Highlights and lowlights from the Orioles' 8-3 victory over the St. Louis Cardinals at Roger Dean Stadium in Jupiter, Fla.Ups and downsUP: Jimmy Key. Pitches three shutout innings and contributes a two-run double. All that was missing was speed on the base paths.UP: Harold Baines. Gets reacquainted with right field and turns back the clock.DOWN: The front office. Losing Steve Montgomery for nothing. What a waste.up: Jim Foster. Manager Ray Miller wanted to give Foster some at-bats. Foster apparently wanted to make sure he'd get some more.
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By Roch Kubatko and Roch Kubatko,SUN STAFF | October 11, 1997
CLEVELAND -- There is heightened concern within the Orioles' organization pertaining to left-hander Jimmy Key, whose difficulties have overlapped into the postseason, where he hasn't gotten through the fifth inning in either of his two starts. But pitching coach Ray Miller said Key still is projected to make two starts in the World Series if the Orioles advance past Cleveland in the American League Championship Series.Key's troubles escalate with runners on base, when his control seems to suffer.
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By Don Markus | October 9, 1997
Indians' Charles Nagy (15-11, 4.28) vs. O's Jimmy Key (16-10, 3.43)What Nagy throws: He has three pitches (fastball, straight change, curveball) and can get people out with all three. But he gives up a lot of hits (253 in 227 innings) and, though considered to be the ace of the Indians' staff, his ERA is higher than that of any of the four Orioles starters.Nagy of late: He looked shaky in Game 3 last week against the Yankees, but that might have been because of his problems with the New York lineup throughout the year.
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By Roch Eric Kubatko and Roch Eric Kubatko,SUN STAFF | October 12, 1996
The Orioles battered Jimmy Key early, then didn't lay a glove on him. They had him on the ropes, then were tied up in knots.The New York Yankees left-hander gave up a leadoff single to Brady Anderson and a two-run homer to Todd Zeile to begin last night's Game 3 of the American League Championship Series.Another four-hour marathon seemed to be in the works, complete with the obligatory parade of relievers and commercial breaks.Instead, Key and an eighth-inning Yankees comeback shattered the Orioles' hopes of gaining the upper hand in this series.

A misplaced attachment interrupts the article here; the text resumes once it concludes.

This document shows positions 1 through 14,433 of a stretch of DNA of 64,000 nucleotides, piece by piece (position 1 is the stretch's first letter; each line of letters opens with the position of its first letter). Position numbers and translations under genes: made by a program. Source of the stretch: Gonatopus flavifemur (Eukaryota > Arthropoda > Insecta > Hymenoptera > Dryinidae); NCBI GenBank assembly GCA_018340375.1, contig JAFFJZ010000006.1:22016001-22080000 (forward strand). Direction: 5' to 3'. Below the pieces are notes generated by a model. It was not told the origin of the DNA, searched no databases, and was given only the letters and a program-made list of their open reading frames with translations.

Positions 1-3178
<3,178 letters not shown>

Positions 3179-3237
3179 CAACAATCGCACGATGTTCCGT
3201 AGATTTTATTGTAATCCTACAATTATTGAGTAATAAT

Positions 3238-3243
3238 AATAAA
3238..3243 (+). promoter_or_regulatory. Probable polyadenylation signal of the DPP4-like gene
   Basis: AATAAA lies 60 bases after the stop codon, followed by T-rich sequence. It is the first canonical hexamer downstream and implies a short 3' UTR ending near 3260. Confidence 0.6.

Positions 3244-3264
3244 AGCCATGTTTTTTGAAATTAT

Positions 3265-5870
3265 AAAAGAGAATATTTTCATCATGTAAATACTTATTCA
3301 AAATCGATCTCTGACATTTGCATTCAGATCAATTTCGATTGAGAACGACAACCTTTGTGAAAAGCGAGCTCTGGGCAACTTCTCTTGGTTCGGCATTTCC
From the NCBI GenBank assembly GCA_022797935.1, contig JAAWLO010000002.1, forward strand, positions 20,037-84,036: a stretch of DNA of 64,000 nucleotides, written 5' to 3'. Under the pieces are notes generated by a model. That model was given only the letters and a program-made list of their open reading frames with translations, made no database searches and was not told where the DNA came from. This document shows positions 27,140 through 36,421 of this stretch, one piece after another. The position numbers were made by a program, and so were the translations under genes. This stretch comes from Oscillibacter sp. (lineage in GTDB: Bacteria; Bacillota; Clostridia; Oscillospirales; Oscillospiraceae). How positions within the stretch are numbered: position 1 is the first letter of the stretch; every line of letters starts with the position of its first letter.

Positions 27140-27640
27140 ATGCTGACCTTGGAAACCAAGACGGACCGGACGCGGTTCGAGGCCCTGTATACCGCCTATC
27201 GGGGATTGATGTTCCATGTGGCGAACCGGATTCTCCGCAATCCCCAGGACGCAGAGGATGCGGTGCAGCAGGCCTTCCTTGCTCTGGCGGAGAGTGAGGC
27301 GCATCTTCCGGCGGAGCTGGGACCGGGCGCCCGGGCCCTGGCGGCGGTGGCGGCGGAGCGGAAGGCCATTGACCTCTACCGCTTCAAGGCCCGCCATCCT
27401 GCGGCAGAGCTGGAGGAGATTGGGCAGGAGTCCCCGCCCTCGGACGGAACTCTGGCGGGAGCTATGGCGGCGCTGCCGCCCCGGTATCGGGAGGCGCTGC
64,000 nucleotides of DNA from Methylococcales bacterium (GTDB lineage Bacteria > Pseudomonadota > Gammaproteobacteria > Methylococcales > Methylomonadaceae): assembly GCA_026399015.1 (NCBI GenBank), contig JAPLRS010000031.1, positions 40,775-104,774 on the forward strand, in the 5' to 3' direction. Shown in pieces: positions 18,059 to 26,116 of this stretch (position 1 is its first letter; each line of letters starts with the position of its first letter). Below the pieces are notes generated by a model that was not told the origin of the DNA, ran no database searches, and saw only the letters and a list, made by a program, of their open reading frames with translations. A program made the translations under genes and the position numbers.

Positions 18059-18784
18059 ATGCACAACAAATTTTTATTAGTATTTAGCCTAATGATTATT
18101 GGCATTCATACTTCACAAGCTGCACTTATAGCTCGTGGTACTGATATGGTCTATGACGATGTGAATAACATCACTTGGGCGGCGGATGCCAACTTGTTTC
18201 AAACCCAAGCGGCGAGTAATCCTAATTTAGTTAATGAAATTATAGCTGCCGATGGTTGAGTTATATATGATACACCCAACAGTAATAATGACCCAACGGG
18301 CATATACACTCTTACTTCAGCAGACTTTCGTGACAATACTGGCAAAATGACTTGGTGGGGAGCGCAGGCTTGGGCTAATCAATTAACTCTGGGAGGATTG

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By JOE STRAUSS | September 21, 1997
Statistics through ThursdayUps and downsJimmy Key -- UP -- Showed he can win at home again.Eric Davis -- UP -- Monday's return to right field was compelling stuff. But to be a part of October, he must perform now.Camden Yards edge -- DOWN -- The Orioles began the weekend 6-10 at home since Aug. 25.The bullpen -- EVEN -- Right now it could go either way. Armando Benitez, Randy Myers and Jesse Orosco are well-rested. Everyone else? It hurts to ask.The schedule -- DOWN -- Consecutive day-night doubleheaders in September?
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By Kent Baker and Kent Baker,SUN STAFF | October 5, 1997
He didn't pitch that long or that badly but Jimmy Key simply was no match for Jeff Fassero yesterday.The Orioles' starter accomplished the mission of keeping his team in the game during a 76-pitch stint that ended with one Seattle Mariners runner on and two out in the fifth inning.It wasn't vintage Key, but it was good enough for most games. Fassero was just too good."All in all, I didn't throw that bad," said Key, who was extricated from his final jam when Alan Mills picked Ken Griffey off first base.